- Why would you continue to call yourself Christian if you don’t believe in heaven and hell, the virgin birth, the resurrection, walking on water, turning water into wine, the parting of the red sea, the apocalypse, etc?
Believe it or not I actually spend a fair amount of time reading the Gospels and quite appreciate a good deal of what Jesus says. However, this is because I find him a compelling political figure thinking a new form of social relation that strove to undo narcissistic group attachments that promote conflict, not as a divinity. I think of the miracles as tall tales that were told in writing the Gospels to function as sales pitches to attract followers. For this reason I would never call myself a Christian or a religious believer. That is, I see Jesus as being of political interest in the same way that I see Socrates, Machiavelli, or Orwell’s 1984 to be of political interest. I must be missing something in Caputo’s position as I really don’t see why one would continue to call themselves religious if they’ve surrendered their belief in anything divine or supernatural as he seems to have done.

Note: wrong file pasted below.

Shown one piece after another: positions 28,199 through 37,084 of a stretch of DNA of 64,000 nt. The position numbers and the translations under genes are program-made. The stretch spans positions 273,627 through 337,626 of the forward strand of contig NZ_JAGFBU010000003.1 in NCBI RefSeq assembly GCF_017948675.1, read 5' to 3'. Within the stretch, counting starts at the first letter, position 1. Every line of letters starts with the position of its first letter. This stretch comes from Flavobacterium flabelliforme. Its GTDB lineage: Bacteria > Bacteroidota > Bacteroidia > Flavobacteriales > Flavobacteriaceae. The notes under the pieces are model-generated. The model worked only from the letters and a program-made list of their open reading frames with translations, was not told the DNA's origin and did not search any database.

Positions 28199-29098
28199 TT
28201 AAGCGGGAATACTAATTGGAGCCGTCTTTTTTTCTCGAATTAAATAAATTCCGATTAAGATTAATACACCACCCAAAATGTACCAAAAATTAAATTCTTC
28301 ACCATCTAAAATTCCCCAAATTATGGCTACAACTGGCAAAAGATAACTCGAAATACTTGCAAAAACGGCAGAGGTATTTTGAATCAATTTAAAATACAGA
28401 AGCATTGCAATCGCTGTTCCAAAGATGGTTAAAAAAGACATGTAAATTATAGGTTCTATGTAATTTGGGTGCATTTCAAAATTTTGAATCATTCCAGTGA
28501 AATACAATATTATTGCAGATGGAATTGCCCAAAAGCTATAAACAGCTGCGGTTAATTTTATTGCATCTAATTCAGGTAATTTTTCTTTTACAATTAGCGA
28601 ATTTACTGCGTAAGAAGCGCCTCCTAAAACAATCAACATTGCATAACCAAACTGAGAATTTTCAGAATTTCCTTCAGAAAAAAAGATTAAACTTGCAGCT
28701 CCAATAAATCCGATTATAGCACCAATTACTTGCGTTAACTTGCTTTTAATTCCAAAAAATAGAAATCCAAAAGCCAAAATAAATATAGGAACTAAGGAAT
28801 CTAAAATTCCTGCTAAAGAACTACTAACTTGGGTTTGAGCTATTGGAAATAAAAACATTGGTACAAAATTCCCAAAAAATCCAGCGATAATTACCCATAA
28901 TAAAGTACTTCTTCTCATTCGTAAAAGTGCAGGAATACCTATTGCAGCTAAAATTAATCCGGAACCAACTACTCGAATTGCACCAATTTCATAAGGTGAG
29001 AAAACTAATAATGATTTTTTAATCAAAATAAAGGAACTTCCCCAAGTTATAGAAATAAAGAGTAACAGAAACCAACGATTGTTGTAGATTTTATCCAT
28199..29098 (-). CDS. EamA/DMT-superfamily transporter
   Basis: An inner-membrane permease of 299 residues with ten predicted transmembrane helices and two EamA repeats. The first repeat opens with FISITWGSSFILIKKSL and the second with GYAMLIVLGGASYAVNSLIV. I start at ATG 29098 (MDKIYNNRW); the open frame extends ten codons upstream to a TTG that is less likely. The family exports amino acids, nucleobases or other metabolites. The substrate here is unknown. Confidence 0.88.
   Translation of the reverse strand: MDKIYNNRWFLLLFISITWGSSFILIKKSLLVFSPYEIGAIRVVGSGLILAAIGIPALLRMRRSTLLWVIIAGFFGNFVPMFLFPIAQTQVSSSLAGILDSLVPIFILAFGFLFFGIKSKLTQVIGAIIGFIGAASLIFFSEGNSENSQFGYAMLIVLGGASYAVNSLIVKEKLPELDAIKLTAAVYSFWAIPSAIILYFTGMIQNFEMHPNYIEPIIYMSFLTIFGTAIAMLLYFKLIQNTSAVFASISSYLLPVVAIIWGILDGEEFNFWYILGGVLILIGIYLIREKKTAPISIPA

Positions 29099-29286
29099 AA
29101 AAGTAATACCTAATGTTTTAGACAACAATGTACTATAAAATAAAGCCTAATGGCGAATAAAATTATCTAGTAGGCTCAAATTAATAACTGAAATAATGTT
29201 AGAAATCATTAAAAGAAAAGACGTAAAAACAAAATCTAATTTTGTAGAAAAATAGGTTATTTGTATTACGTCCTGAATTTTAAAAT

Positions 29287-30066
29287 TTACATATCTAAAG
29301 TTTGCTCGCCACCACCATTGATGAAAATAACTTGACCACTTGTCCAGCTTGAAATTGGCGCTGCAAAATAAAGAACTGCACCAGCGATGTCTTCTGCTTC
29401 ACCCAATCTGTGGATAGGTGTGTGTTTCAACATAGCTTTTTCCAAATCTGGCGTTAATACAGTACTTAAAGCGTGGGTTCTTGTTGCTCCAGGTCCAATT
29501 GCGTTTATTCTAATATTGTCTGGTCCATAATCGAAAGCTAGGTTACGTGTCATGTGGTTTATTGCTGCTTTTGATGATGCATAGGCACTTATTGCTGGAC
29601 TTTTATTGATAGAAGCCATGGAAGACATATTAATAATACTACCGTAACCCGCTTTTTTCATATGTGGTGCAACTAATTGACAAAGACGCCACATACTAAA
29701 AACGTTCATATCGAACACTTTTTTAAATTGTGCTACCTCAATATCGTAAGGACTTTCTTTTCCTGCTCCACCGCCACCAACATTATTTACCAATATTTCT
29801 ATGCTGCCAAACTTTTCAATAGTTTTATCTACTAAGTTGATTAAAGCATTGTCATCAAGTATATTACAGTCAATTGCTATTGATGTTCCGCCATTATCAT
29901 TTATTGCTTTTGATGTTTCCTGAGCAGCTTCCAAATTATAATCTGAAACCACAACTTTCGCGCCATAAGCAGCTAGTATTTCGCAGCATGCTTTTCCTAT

Philosophers stretch the meaning of words until they retain scarcely anything of their original sense; by calling “God” some vague abstraction which they have created for themselves, they pose as deists, as believers, before the world; they may even pride themselves on having attained a higher and purer idea of God, although their God is nothing but an insubstantial shadow and no longer the mighty personality of religious doctrine. (Future of an Illusion)